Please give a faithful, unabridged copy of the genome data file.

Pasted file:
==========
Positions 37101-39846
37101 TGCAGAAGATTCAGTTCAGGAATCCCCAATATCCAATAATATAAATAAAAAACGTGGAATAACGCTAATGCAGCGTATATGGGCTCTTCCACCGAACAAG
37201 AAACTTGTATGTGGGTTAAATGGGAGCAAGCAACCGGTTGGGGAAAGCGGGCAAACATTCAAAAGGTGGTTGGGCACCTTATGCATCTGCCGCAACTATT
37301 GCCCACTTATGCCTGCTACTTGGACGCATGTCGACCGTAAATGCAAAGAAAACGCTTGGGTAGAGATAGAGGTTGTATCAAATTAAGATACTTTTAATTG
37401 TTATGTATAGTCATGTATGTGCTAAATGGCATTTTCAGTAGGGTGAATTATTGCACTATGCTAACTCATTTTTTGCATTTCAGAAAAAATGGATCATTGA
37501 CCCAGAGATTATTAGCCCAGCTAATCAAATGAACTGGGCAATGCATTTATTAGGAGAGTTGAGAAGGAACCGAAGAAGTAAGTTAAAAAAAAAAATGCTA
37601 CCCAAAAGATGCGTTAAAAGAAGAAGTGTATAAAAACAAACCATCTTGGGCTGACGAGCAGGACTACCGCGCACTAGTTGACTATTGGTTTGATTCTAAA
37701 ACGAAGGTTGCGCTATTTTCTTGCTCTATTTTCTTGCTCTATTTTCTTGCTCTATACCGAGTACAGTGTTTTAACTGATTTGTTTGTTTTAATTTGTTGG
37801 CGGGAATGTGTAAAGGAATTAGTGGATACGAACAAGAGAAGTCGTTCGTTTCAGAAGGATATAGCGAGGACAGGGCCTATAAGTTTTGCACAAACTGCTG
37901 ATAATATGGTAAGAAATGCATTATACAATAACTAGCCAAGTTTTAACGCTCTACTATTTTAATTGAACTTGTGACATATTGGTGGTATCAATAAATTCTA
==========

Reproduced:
Positions 37101-39846
37101 TGCAGAAGATTCAGTTCAGGAATCCCCAATATCCAATAATATAAATAAAAAACGTGGAATAACGCTAATGCAGCGTATATGGGCTCTTCCACCGAACAAG
37201 AAACTTGTATGTGGGTTAAATGGGAGCAAGCAACCGGTTGGGGAAAGCGGGCAAACATTCAAAAGGTGGTTGGGCACCTTATGCATCTGCCGCAACTATT
37301 GCCCACTTATGCCTGCTACTTGGACGCATGTCGACCGTAAATGCAAAGAAAACGCTTGGGTAGAGATAGAGGTTGTATCAAATTAAGATACTTTTAATTG
37401 TTATGTATAGTCATGTATGTGCTAAATGGCATTTTCAGTAGGGTGAATTATTGCACTATGCTAACTCATTTTTTGCATTTCAGAAAAAATGGATCATTGA
37501 CCCAGAGATTATTAGCCCAGCTAATCAAATGAACTGGGCAATGCATTTATTAGGAGAGTTGAGAAGGAACCGAAGAAGTAAGTTAAAAAAAAAAATGCTA
37601 CCCAAAAGATGCGTTAAAAGAAGAAGTGTATAAAAACAAACCATCTTGGGCTGACGAGCAGGACTACCGCGCACTAGTTGACTATTGGTTTGATTCTAAA
37701 ACGAAGGTTGCGCTATTTTCTTGCTCTATTTTCTTGCTCTATTTTCTTGCTCTATACCGAGTACAGTGTTTTAACTGATTTGTTTGTTTTAATTTGTTGG
37801 CGGGAATGTGTAAAGGAATTAGTGGATACGAACAAGAGAAGTCGTTCGTTTCAGAAGGATATAGCGAGGACAGGGCCTATAAGTTTTGCACAAACTGCTG
37901 ATAATATGGTAAGAAATGCATTATACAATAACTAGCCAAGTTTTAACGCTCTACTATTTTAATTGAACTTGTGACATATTGGTGGTATCAATAAATTCTA